Scraps: Fashion, Textiles, and Creative Reuse
Three Women, Three Continents, Three Companies That Put Recycling at the Heart of the Design Process . . .
The textile and fashion industries produce millions of tons of solid waste every year through the many processes used, from yarn production, weaving, knitting, dyeing and finishing, to apparel construction and quality inspection, generating waste at each step. Typically, this waste is sent to landfill, incinerated, or, at best, recycled into low-quality fiber used for industrial applications. Scraps will present three designers’ alternative approaches to the shockingly high human and environmental costs of textile industry waste. Luisa Cevese (Riedizioni, Milan, Italy), Christina Kim (dosa, Los Angeles, USA), and Reiko Sudo (NUNO, Tokyo, Japan) all share a profound respect for scraps as repositories of raw materials, energy, labor, and creativity. Inspired by the long tradition of using handcraft to give new life to scraps and cast-offs, each takes an entirely different approach to contending with textile waste. But all three agree that there is much to be gained—aesthetically and financially, as well as environmentally and socially—by making recycling an integral part of their design practices.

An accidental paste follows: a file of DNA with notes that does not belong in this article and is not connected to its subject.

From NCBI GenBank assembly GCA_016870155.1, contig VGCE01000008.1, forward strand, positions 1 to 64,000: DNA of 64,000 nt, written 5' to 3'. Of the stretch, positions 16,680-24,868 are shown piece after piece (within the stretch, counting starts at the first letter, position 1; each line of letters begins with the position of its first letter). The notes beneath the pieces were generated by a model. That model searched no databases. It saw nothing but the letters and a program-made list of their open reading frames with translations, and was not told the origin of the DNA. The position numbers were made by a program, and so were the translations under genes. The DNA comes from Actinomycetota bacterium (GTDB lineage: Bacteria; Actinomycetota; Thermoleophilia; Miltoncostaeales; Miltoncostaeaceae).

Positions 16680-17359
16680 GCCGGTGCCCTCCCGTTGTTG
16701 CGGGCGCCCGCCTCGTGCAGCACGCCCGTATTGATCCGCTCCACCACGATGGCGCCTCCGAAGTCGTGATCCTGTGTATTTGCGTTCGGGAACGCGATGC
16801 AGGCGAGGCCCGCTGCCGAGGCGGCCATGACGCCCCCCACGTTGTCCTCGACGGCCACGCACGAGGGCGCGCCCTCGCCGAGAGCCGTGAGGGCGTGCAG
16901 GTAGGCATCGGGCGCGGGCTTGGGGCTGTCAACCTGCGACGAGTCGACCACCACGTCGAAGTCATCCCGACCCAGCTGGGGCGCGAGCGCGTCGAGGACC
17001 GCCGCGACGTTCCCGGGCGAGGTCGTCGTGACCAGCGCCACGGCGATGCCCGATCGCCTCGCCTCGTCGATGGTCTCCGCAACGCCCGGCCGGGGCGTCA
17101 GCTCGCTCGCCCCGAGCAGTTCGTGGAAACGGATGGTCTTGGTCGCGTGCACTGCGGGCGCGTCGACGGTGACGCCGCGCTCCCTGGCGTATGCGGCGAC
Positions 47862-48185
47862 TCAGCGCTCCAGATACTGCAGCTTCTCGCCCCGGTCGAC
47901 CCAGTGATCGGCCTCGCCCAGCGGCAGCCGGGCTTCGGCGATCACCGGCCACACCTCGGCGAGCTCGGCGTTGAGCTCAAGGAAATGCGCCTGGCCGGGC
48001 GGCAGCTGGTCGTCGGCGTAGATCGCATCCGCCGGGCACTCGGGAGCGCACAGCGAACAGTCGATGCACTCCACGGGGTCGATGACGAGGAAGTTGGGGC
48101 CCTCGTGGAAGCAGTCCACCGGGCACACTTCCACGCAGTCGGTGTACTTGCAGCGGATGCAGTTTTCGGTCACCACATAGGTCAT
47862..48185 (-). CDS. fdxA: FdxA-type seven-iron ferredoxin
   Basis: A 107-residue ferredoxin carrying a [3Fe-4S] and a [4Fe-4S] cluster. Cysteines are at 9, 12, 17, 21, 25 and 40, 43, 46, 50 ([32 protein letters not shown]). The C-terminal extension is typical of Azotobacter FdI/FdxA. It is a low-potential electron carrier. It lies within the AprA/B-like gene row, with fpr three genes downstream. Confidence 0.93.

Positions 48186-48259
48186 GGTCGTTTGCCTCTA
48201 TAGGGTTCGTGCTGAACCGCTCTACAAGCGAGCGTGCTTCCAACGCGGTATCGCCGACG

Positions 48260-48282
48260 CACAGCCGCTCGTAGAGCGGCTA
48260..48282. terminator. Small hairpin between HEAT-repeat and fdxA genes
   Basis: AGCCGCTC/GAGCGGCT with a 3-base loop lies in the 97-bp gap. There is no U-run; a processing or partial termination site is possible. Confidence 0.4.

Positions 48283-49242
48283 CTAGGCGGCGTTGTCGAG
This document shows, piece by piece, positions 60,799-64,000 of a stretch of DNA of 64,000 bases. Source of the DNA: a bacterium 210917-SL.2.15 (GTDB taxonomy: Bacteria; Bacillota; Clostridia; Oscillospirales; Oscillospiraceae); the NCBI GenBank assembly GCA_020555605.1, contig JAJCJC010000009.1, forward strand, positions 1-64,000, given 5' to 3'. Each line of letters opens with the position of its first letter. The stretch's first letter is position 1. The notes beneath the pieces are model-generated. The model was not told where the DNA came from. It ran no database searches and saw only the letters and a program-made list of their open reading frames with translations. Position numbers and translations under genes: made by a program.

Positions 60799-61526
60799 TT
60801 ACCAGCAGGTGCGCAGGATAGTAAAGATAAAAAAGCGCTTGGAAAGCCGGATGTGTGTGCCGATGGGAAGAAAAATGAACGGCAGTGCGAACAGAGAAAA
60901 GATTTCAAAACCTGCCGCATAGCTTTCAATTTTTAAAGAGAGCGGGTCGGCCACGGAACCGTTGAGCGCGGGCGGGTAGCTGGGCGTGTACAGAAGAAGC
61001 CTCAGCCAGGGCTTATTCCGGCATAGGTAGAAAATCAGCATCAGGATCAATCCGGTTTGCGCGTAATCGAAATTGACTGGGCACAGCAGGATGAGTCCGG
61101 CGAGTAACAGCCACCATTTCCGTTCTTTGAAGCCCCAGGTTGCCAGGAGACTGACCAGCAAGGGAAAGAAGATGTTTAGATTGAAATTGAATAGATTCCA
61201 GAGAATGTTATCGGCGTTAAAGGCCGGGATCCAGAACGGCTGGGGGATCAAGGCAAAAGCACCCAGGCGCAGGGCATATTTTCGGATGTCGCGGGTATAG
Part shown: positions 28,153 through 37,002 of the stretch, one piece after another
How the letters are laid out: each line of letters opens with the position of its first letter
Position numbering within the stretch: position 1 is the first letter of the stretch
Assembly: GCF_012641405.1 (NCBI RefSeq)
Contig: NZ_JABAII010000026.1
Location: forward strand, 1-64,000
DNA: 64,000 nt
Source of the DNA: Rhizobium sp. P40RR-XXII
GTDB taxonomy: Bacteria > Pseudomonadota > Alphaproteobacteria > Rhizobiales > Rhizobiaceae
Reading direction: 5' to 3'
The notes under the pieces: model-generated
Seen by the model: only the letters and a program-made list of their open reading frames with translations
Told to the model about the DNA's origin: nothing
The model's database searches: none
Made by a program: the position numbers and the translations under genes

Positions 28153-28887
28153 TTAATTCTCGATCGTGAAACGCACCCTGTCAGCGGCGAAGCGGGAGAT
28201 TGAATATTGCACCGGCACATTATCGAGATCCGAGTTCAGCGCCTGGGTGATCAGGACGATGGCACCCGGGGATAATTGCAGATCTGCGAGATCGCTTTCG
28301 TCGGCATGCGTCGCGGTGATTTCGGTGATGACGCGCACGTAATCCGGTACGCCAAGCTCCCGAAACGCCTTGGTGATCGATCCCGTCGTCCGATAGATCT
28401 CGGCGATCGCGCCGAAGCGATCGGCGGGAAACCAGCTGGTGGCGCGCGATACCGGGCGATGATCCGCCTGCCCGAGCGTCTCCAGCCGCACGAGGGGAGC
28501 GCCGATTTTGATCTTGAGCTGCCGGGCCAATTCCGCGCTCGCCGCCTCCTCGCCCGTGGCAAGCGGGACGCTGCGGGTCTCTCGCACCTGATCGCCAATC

The delicate beauty of the fabrics , garments, and accessories featured in Scraps create a seductive visual experience the exhibition space. But the concept also provides a unique platform for exploring many facets of sustainability: using materials and resources efficiently, promoting meaningful labor practices, sustaining local craft traditions, and exploring new technologies as integral to the recycling process. The exhibition will focus on a single project or concept from each designer, each utilizing waste generated at a different stage of the manufacturing stream. Christina Kim is customizing a recycled jamdani , an extremely fine, hand-woven figured cotton muslin used for saris in West Bengal, India, especially for the A+D Center presentation of the exhibition and is using the special environment of Moorten Botanical Garden in Palm Springs as her inspiration.
image: (detail) Basket Bag, 2015, designed 1996, designed by Luisa Cevese, produced by Riedizioni (Milan, Italy), © Luisa Cevese Riedizioni